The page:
Meanwhile, combine & stir coconut oil, vitamin E (squeezed from capsules) & essential oils together. Add arrowroot powder & stir until evenly combined & smooth. Add the melted cacao butter & stir again. Pour into a 6.7 oz jar or container with a wide mouth. Refrigerate to harden.
Due to the heat of summer, we keep ours in the fridge & remove it for a few minutes to soften before applying.
Have you made your own deodorant yet? How did it turn out?
15 Wed, 2011 § 2 Comments
It is more rewarding to make my own anything from scratch, even if it’s just to scrub away germs.
The ingredient list is sort of scary once you start looking more closely at conventional cleaners. The “natural” ones don’t always work as well, aren’t always as natural as they portray & can be on the expensive side. I like how my own cleaners & detergents work, feel safer using them & am reducing our household waste even more by making my own (ie reducing the amount of packaging we consume).
Before we left Utah, my spinning instructor gave me a few recipes, one of them being for dish washing detergent. I have been waiting for ours to run out, so I could finally give it a go.
Most of these ingredients come in large containers & can be used to make multiple batches as well as for other household cleaners, such as laundry detergent which I plan to make soon. At the bottom, I have noted where to find the less familiar ingredients.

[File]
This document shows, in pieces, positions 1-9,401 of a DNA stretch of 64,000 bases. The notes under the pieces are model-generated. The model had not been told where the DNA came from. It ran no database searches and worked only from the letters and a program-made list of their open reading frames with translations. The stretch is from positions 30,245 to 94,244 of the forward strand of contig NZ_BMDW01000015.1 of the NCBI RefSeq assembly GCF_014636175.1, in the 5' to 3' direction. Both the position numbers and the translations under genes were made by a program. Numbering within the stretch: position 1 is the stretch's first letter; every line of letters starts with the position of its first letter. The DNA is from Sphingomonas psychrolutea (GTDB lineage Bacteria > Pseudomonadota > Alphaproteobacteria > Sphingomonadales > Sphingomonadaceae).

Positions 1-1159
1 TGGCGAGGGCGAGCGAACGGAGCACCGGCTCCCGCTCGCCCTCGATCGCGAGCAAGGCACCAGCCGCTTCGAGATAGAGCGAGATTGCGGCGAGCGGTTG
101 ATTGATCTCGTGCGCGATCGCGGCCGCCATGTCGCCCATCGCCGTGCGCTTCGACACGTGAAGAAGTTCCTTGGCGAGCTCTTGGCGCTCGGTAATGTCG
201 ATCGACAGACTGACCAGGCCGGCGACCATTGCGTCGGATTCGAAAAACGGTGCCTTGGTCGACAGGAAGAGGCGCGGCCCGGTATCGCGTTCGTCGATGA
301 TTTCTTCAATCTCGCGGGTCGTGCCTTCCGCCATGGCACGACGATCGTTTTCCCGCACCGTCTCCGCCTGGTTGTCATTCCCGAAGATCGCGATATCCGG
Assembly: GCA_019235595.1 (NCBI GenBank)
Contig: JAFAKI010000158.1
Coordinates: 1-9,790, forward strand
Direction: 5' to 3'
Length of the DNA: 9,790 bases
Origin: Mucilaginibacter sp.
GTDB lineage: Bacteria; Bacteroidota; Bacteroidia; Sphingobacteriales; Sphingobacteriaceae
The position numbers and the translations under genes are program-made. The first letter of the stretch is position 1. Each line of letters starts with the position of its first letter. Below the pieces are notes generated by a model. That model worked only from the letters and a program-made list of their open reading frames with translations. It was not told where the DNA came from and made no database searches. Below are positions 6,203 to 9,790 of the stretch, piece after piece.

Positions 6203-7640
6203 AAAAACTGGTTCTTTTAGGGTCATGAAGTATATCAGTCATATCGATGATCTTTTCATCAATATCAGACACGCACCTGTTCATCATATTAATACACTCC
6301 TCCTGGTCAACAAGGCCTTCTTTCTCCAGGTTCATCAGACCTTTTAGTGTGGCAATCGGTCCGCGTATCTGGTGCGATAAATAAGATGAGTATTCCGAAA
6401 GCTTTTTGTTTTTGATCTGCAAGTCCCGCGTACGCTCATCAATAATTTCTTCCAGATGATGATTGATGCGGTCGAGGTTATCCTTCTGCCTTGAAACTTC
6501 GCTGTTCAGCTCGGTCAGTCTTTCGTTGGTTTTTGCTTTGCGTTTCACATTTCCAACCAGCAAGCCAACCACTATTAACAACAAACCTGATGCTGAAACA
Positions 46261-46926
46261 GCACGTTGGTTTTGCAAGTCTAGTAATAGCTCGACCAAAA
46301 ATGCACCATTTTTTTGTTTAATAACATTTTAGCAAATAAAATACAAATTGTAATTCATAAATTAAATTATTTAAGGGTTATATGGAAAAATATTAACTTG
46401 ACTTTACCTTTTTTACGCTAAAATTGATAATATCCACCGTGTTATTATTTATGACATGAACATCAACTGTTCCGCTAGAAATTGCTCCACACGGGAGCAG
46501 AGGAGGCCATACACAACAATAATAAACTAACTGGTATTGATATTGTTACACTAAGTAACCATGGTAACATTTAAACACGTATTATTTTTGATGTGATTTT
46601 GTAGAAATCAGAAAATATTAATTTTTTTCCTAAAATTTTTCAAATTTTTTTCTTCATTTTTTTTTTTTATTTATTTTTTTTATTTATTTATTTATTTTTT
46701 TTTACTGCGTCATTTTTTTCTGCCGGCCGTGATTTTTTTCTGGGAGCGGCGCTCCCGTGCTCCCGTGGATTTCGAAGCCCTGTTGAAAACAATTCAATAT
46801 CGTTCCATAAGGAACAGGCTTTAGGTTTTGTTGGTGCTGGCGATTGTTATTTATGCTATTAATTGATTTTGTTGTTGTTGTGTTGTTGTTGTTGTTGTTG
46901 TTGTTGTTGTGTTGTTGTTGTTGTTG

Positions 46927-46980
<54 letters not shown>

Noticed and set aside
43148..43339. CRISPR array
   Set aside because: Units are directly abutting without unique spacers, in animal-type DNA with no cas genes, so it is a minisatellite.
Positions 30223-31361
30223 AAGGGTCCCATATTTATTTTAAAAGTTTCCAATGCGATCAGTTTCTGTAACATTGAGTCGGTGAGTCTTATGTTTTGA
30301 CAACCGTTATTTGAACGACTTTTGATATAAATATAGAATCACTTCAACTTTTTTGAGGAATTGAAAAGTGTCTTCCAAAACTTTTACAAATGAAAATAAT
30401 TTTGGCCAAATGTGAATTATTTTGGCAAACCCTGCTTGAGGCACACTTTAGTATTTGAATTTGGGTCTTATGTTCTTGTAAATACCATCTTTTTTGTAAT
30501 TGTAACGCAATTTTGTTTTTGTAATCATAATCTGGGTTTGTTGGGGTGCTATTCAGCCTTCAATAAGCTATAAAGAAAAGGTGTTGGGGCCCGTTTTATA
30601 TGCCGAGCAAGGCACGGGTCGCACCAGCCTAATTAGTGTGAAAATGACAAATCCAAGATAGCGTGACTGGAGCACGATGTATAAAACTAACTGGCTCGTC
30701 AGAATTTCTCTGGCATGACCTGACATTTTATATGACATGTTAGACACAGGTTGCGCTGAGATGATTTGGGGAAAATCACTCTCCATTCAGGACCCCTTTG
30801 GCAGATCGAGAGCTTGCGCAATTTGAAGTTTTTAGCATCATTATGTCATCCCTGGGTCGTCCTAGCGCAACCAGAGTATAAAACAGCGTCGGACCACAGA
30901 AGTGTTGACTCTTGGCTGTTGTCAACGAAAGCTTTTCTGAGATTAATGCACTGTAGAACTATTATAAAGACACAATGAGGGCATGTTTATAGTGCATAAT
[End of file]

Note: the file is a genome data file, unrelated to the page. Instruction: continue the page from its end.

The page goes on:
Dish Detergent for Machine Washing
~$4.37 = less than $0.10 per load
- 1/2 citric acid
- 1 cup Borax
- 1 cup Super Washing Soda
- 1/2 cup kosher salt
Combine ingredients & store in a sealed container. Use 1 T per load. As a rinse aid, pour distilled vinegar into the aid dispenser.
Notes: After storing it, mine clumped together a little, but that may have been because I forgot the salt when I initially mixed it. Either way, it still dissolved in the wash & cleaned our dishes wonderfully. We washed & save an old, unmarked protein powder container as well as the scoop to store & measure our detergent.